Marian Wright Edelman (center) talks to some of the young people she hopes will become part of a new generation of social justice activists. (Shawn Poynter for NPR)
Children's Defense Fund founder Marian Wright Edelman is sitting in a rocking chair on a farmhouse porch in the hills of rural east Tennessee. She's granting a rare interview on the farm she bought 25 years ago to use as a retreat to train a new generation of activists.
"Everybody needs beauty," she says, looking out on the verdant landscape. A creek meanders through the 150-acre property, once owned by Roots author Alex Haley, in Clinton. There are porch-wrapped farmhouses, an apple orchard, a fishing pond and two structures designed by architect Maya Lin — the cantilever barn library and a chapel in the shape of an ark.
"It's a metaphor for hope," Edelman says.
Haley Farm harks back to the Highlander Folk School, where leaders of the civil rights movement trained in the 1950s.
Edelman says it's home to a new social justice movement — "a modern movement that goes beyond the civil rights movement that ends poverty."
"Can we be an inclusive country with all of our diverse people? There should not be any poor children in America," she says.
Edelman worked with Martin Luther King Jr. on the Poor People's Campaign before founding the Children's Defense Fund. In the past 45 years, the organization has pushed child-focused policy, including Head Start and the Children's Health Insurance Program.
Now, on Haley Farm, the focus is on movement building.
In June, more than 1,300 teenagers and young adults gathered under a giant tent in a pasture while chanting a call and response, "Good morning. Good morning!"
They're here to prepare to go back into their communities, where they'll run summer enrichment programs called Freedom Schools. The Children's Defense Fund created them in the 1980s to keep kids in low-income communities safe and still learning.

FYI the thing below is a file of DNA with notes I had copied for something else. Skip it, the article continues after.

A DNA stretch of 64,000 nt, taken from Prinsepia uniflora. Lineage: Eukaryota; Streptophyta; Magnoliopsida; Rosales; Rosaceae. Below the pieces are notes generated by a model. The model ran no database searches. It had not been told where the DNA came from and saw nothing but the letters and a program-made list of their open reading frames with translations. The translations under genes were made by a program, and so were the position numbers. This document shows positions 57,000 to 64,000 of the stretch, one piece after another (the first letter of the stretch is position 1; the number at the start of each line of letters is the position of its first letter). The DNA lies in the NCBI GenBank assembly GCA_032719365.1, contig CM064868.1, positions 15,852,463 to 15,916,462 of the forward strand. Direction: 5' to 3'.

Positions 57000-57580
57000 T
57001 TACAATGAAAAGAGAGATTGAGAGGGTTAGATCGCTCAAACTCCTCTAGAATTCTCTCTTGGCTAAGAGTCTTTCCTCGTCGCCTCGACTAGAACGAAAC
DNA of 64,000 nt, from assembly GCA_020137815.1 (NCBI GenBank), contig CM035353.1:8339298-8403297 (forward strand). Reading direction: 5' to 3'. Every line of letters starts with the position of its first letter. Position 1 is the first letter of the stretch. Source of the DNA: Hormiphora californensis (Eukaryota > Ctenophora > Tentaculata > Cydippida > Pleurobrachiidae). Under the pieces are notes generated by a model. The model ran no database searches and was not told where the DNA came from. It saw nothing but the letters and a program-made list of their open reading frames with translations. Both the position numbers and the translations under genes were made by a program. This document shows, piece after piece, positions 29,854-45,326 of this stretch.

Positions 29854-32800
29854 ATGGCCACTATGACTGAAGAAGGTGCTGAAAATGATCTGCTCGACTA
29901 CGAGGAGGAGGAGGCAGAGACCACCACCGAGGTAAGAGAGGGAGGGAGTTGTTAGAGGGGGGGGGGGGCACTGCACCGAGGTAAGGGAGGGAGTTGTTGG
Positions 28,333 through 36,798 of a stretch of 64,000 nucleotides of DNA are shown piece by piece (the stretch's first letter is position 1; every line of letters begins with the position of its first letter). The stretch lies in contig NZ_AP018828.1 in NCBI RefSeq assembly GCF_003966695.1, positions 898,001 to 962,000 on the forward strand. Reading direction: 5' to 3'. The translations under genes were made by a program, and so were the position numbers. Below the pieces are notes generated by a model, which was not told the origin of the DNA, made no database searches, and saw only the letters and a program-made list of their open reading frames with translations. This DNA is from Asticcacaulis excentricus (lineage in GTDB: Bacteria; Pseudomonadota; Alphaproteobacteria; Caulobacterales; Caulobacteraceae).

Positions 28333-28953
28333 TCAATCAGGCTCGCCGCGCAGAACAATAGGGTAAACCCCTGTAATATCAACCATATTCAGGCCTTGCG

Edelman says the inspiration came from her work as a civil rights attorney during the Freedom Summer in Mississippi in 1964.
"Freedom Schools were a way that the young volunteers could keep children out of harm's way," says Edelman. "My first Freedom School that I visited was in Greenwood, Miss., under an old oak tree, with rocking chairs like the ones here at the farm."
The trainees, called "servant leader interns," start their day with a high-energy motivational routine called Harambee, which in Swahili means "pull together."
It includes chants, cheers, spiritual songs, readings and history lessons about the civil rights movement — the same activities the interns will replicate in their classrooms back home.
"You're here to carry on the work, at least the unfinished work, of the civil rights movement," Freedom Schools Director Philippa Smithey tells the group.
Listening from the audience are college students from Edelman's hometown, Bennettsville, S.C. They attended Freedom Schools as kids and are now ready to lead them.
Maya Covington, 22, says it's empowering to think of her new role in relation to the civil rights movement.
"Wow, these people really paved the way for us to do this for these kids," Covington says.
Team-building games emphasize values such as respect, cooperation and compassion. The key theme is making a difference — at home and in the broader world.
It has the interns from Bennettsville thinking about how they might have an impact.
"You have an opportunity to be you, to be free," says 22-year-old LaKevia Dismal.
"You don't have to worry about judgment or you don't have to worry about someone treating you less than."
Dismal says even if you come "from a place of poverty, you can still feel like you are able to better someone else's life."